This post about the Nima Sensor contains affiliate links and coupons.
The Nima Sensor is a powerful tool those of us with celiac disease or who must follow strict gluten-free diets can use to eat out more safely. I can use the Nima Sensor to test a small pea-sized portion of my food before I eat it and then know, with a greater level of certainty, if my food is truly gluten-free.
Last week, I ate at Pizza Doodle in Centennial, Colorado. I rarely eat pizza outside of the home (except for those restaurants with certified gluten-free pizzas). Pizza Doodle, however, is known in the Denver gluten-free community as being “celiac safe” because it has a separate oven and prep area for the gluten-free pizzas. Several people have told me about it – so I figured it was time to check it out myself.
I ordered the gluten-free pizza and let my server (who was also the owner) know that I was going to test it with my Nima Sensor.
Unfortunately, the Nima Sensor came back with the message, “Gluten Found.”
The owner was very apologetic and seemed to sincerely want to understand what went wrong as he has a child who cannot eat gluten either. I wanted to help the owner figure it out, so I offered to test the crust, cheese and sauce separately in my Nima Sensor. He was appreciative. I found that the crust (which he got from Deby’s Gluten-Free here in Denver) was totally gluten-free. He told me he takes the crust straight from the bag (it’s par-baked) to the pan with little handling. Most of us blame the crust first – but in this case, the crust was fine. I tested a fresh batch of cheese he just shredded and a fresh batch of sauce he made night prior – both came back positive for gluten.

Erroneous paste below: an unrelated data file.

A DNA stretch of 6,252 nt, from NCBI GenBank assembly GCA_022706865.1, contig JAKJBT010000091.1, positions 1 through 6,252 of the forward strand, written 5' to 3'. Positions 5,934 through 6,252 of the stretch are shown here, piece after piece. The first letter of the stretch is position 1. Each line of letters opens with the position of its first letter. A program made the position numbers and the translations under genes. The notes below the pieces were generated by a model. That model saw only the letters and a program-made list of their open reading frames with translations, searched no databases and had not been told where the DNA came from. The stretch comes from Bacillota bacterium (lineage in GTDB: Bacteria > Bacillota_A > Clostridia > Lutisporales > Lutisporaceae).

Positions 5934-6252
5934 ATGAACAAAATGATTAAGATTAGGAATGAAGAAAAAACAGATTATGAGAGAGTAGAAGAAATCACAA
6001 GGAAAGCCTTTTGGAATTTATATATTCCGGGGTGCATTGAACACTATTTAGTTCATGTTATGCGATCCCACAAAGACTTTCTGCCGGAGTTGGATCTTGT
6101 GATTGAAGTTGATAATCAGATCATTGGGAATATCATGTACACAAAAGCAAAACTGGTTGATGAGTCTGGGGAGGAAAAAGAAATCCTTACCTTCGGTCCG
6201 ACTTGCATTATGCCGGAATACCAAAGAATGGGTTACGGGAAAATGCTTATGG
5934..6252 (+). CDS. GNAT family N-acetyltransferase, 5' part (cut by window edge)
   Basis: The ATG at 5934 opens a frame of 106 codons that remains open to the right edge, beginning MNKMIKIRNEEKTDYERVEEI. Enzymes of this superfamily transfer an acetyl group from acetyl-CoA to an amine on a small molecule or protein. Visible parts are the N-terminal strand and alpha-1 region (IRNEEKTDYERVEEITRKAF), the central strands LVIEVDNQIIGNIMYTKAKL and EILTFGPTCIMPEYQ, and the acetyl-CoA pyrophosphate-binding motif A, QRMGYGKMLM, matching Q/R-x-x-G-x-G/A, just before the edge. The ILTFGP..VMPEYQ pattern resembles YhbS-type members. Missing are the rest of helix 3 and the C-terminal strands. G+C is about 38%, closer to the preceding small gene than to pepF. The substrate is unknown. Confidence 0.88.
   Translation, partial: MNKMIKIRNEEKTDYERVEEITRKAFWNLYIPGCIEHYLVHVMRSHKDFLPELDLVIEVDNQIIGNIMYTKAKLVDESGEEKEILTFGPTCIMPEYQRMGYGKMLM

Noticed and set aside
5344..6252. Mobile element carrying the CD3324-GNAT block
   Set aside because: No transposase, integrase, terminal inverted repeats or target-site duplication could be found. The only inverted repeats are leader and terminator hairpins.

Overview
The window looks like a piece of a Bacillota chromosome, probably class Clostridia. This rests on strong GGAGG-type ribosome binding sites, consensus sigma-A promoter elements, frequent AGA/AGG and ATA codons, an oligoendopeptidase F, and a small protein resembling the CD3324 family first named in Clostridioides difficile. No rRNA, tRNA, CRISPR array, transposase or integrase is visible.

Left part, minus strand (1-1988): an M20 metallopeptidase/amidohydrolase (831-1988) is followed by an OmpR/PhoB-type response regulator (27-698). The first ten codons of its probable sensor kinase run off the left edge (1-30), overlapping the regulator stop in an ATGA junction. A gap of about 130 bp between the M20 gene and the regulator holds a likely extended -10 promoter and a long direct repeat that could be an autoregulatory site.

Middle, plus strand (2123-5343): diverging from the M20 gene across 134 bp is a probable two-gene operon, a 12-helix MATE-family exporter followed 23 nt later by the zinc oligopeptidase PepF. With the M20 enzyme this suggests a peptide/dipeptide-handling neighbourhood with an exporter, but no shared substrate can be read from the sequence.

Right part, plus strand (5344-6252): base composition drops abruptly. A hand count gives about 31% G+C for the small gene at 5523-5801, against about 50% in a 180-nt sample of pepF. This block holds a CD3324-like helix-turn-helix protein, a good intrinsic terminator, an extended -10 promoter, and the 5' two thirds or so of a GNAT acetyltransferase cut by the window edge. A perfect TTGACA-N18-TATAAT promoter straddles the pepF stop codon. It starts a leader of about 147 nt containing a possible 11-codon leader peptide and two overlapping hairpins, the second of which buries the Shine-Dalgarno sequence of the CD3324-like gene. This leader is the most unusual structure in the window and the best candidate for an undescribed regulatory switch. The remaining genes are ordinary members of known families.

It could be that the cheese and sauce were cross contaminated in some way, or that they contained gluten under the 20 ppm legal limit as set forth by the FDA. The Nima Sensor will report gluten found, however, whether it’s within the legal limit I do not know. (Nima, if you’re reading this, I would like Nima to tell me how many parts per million of gluten it found – thank you.) Either way, I was in this strange place where I found out that the “celiac safe” pizza I had heard a lot about was not actually gluten-free after all. Bummer.
This whole ordeal, along with my fiasco at Snooze the other day, got me thinking about how the Nima Sensor is reshaping the way we eat out and the restaurant industry – all for the betterment of those of us with celiac disease or other food allergies and sensitivities.